Monte Carlo event generators became one of the most important tools of modern high-energy physics. They are widely used in the high-energy community to simulate particle collisions, make predictions, and to design experiments.
The HIJING++ (Heavy Ion Jet INteraction Generator) is the successor of the 30 year old Fortran HIJING, completely rewritten in C++, providing multi-thread processing and various new modular features. In order to have meaningful data from HIJING++ however, it had to be tuned to reproduce existing experimental data correctly. An important and resource-consuming phase of the development is the tuning of the internal parameters to reproduce the existing experimental data. These parameters cannot be determined by direct methods of calculation, therefore to get the desired, optimal generator responses we have to run the generator in every value combinations of these parameters . This is the most computationally heavy part in the development of the generator. After several months of CPU time and hundreds of terabytes of generated data we settled down on the internal parameters of the HIJING++.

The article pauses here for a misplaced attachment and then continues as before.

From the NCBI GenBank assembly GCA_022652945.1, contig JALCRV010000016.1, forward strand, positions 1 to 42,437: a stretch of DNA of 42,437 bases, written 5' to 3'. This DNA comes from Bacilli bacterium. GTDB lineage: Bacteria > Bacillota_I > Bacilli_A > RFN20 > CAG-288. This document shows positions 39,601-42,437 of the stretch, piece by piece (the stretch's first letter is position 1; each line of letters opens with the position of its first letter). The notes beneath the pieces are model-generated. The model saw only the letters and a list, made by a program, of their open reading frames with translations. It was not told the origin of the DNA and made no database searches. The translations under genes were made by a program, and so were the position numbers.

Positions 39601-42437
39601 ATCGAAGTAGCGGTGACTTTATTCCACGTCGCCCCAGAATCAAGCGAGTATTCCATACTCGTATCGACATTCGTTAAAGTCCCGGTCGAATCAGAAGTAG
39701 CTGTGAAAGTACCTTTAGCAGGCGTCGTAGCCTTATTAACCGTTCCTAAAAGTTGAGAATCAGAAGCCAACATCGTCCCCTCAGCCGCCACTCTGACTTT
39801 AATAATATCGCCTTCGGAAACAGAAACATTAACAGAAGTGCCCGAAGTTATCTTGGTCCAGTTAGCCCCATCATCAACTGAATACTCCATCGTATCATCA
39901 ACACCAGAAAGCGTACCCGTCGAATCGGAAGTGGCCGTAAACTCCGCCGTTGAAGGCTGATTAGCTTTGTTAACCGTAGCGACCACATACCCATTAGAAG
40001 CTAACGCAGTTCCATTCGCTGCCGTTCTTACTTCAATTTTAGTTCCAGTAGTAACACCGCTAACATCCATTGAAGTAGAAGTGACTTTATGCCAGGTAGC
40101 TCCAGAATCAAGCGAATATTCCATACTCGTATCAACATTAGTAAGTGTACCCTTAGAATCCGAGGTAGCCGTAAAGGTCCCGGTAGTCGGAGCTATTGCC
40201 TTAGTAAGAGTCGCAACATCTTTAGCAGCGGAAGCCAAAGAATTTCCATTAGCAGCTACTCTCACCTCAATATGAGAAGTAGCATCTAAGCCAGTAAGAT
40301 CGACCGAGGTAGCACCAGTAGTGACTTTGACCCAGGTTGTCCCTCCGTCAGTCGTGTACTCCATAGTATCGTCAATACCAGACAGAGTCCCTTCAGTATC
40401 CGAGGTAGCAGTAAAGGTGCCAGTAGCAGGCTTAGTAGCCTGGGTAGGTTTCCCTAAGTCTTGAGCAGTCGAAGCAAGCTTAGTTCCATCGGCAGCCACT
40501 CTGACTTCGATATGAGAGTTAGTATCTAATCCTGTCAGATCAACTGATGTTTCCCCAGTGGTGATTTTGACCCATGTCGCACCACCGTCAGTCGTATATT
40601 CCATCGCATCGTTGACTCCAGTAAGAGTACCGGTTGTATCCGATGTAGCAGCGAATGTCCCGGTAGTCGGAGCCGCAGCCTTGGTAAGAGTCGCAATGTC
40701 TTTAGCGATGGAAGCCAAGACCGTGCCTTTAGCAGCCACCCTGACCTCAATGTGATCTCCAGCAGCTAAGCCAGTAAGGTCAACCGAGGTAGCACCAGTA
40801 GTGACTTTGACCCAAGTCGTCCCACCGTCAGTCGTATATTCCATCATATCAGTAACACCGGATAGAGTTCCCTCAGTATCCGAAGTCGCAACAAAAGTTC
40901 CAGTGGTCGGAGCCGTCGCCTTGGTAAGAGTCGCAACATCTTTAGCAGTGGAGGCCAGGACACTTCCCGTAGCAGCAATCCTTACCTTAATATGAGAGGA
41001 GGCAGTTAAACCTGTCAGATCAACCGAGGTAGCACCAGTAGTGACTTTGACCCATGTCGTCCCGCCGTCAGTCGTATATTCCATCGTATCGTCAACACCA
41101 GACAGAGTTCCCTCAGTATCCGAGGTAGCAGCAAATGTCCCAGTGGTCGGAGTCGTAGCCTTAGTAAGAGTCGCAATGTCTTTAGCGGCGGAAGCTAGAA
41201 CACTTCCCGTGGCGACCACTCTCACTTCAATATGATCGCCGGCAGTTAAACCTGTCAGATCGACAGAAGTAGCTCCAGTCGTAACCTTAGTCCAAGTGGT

In this talk I want to highlight the process that was used to tune the HIJING++ and show the results of this process. The current state of HIJING++ can reliably reproduce experimental particle collision data, in various collision systems and energies.